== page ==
Next would be Palisades Tahoe on the north end of Lake Tahoe. Touting nearly 700 inches of snowfall so far, the mountain formerly known as Squaw Valley will run daily until the end of May, and then fire up the lifts on weekends through July 4.
The list of California resorts extending into May begins with a surprise: Southern California's Mt. Baldy has gotten so much snow that mountain officials say they have enough to keep going through May 21. But they also said they'd like to break their all-time record of June 6, weather permitting. Mt. Rose will run to April 30.
Also pushing their season into May are Kirkwood (May 14, more than 675 inches), and Heavenly (May 7, nearly 600 inches). Diamond Peak will also sneak into May, planning close on May 1 -- the second longest season since 1966.
A bunch of California mountains will push their closure dates deep into April. SoCal's park-ers' haven Big Bear will run until the end of the month, and so will Tahoe's Northstar. April 23 is the extended finish for Sugar Bowl, which seemed to catch every flake of every storm this season to ring up a total of 732 inches -- and counting. Recovering from the Caldor Fire, Sierra-at-Tahoe will nonetheless extend to April 16.
While Boreal and Soda Springs officially say they'll finish on April 16, stay tuned as they are unofficially considering another week of operations. Tahoe Donner Downhill looks to add another weekend on April 14-16.
Better late than never, right? Most of New England’s resorts got a traditional, purely-magical Nor’easter March 13-15. Granted snow has been decent in northern New England so far this winter, it was just what we needed to extend our skiing and riding to the late part of the year.
In fact, both coasts have been getting clobbered. Yet another atmospheric river slammed California and at least one more is on its way.
This is a fun time of the year, when pond skimming is followed up by Gaper Days. Head to the hill and enjoy the extra daylight, warmer temperatures, and those party-like environments for the St. Patrick’s Day weekend! Let’s dive into the details in this week’s SnoCast for March 16-22, 2023.
EAST & MIDWEST
Well, that storm performed! The Nor’easter hit in true fashion, dumping on the mountains while leaving the valleys accessible (when it comes to travel). Several mountains got 3 feet of snow, with top amounts up to 40 inches. Check out the latest snow reports at your favorite mountain, here on SnoCountry.com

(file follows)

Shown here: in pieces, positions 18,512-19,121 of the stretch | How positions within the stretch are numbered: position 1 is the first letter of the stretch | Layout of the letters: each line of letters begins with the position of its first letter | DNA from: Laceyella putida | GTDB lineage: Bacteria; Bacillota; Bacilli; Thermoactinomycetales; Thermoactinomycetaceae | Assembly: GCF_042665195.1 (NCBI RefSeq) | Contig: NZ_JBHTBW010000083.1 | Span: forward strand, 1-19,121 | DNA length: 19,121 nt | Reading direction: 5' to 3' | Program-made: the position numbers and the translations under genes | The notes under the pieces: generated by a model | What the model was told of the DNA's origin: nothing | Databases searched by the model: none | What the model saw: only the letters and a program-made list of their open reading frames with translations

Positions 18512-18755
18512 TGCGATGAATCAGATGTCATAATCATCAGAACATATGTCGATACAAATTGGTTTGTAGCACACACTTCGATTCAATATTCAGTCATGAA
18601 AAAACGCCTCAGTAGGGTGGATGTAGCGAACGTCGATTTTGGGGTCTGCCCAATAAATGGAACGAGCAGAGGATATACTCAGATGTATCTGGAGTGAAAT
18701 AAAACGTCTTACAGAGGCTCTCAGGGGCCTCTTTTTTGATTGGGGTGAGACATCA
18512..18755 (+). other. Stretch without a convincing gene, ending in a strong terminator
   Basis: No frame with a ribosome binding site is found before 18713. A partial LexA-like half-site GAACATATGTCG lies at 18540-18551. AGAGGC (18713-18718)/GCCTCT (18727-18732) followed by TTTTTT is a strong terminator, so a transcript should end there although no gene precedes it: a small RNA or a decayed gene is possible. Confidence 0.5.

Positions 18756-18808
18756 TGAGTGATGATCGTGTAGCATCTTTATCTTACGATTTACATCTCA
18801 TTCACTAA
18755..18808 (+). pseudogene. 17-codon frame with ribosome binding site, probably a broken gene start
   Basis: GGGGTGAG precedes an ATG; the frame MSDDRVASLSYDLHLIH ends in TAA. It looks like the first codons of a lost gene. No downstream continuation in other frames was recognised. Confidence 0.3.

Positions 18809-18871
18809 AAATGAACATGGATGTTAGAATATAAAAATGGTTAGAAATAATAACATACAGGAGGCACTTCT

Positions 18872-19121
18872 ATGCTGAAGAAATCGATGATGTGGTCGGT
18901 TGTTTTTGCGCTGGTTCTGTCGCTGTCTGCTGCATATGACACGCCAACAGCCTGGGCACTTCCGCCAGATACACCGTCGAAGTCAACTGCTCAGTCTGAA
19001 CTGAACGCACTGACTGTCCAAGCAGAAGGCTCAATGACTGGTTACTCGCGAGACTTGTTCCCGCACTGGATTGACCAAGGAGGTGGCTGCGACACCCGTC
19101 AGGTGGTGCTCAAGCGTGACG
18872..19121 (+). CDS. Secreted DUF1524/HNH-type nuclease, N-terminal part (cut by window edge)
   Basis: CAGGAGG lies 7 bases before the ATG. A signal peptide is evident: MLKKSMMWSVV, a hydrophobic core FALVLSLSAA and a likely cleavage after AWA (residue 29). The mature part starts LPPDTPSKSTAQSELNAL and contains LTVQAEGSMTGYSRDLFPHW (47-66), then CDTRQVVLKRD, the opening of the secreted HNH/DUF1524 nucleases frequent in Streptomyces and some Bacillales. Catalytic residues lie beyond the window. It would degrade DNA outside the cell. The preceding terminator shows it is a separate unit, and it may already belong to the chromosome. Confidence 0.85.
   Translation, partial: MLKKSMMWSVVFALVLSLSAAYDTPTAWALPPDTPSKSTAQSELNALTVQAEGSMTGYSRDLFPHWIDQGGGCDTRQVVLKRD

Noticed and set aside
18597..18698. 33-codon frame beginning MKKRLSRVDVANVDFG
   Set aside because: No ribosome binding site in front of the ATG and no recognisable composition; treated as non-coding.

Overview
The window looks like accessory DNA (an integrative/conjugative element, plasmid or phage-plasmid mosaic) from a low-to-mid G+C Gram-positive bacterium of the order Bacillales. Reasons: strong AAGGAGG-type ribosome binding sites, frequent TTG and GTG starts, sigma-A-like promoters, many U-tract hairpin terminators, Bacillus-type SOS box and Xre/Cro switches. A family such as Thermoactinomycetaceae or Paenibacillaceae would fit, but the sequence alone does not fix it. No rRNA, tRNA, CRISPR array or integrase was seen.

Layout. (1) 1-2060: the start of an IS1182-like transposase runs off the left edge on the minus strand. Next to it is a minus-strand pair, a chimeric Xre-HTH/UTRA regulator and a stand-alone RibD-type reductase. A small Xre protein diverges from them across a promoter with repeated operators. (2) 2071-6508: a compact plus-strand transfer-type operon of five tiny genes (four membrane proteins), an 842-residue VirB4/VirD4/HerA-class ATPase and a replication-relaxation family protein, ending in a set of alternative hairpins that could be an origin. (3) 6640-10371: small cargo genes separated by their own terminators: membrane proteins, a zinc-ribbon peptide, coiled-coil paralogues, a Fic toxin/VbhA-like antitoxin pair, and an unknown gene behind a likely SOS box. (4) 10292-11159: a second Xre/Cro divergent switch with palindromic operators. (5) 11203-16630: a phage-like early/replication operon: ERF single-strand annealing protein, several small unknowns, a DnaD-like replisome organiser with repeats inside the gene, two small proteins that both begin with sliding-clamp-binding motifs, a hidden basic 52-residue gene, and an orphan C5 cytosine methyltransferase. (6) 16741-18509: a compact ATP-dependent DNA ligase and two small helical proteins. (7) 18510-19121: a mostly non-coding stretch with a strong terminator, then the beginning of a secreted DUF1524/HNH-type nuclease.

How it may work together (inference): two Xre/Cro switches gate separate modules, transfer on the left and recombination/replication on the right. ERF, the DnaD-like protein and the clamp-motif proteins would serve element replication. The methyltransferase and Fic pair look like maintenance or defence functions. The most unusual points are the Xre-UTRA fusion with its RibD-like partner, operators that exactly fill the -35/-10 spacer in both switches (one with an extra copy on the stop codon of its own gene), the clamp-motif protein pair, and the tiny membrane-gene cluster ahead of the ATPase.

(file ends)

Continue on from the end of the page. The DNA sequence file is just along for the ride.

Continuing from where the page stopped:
Looking ahead, the next big storm will hit the Great Lakes and Upper Midwest Thursday, lingering into Friday. Four to eight inches of snow will fall, with locally higher amounts closer to Canada. For the Appalachians and New England, this will bring primarily light rain showers (green on the maps below). There will be some snow, however, in far northern New England.
Friday, St. Patrick’s Day, will be windy and mild, the weekend then turning colder (especially on Sunday). Lake-enhanced snow showers will provide some freshies this weekend. Monday-Wednesday will be sunny and comfortable. Best bets: Lutsen Mountains, Granite Peak, Gore Mountain, Magic Mountain, and Gunstock.
We can officially say this has been California’s snowiest winter in decades, maybe even in a generation! The University of California Berkeley Central Sierra Snow Lab (UCB-CSSL) has surpassed 650 inches of snow so far this season, putting the lab in the top 3 for snowiest winters. With another storm this week, the second-snowiest winter season looks unavoidable!
On Thursday, snow showers will continue in the Rockies from an event that began on Tuesday. Greatest additional snow will be in the southern Rockies with 6-12” to finalize a 1-2 foot snowstorm for many in the West. Generally quieter weather can be expected through St. Patrick’s Day on Friday and through the weekend. There will be some light snow showers from New Mexico and Arizona northwestward to CA/OR/WA this weekend. Generally, 4-8” of snow is predicted.
Here we go again! Yet another atmospheric river is forecast to arrive at the California coast Monday-Tuesday, March 20-21. This could be another doozy above 7,500 feet elevation with measurements in feet once again. Snow won’t stay in Cali, though. Much of the West will get wind and snow showers through Tuesday, March 22 with frequent totals of 15-20 inches. Best bets: Purgatory, Park City, Taos, and any operable California resort you can get to!
With so much snow, avalanche warnings have been issued. Check the latest hazard level at www.avalanche.org. We'll see you next week with the latest SnoCast! Have a fun weekend and don't forget to wear green!
In spite of buying a mega-pass, folks who can't wander too far too often still have to pay the same price as those who can travel far and wide -- making regional passes like the new Cali Pass a good deal.
Born out of the 2022 purchase of China Peak by owners of Dodge Ridge and Mountain High, the new regional pass covers unrestricted access to the three primary resorts for the remainder of this season and throughout the 2023-2024 season. Because of previous partnerships, the Cali Pass also includes three days at all Powder Alliance resorts -- including Sierra at Tahoe and Mount Shasta Ski Park -- plus an add-on for the two-day Indy Pass.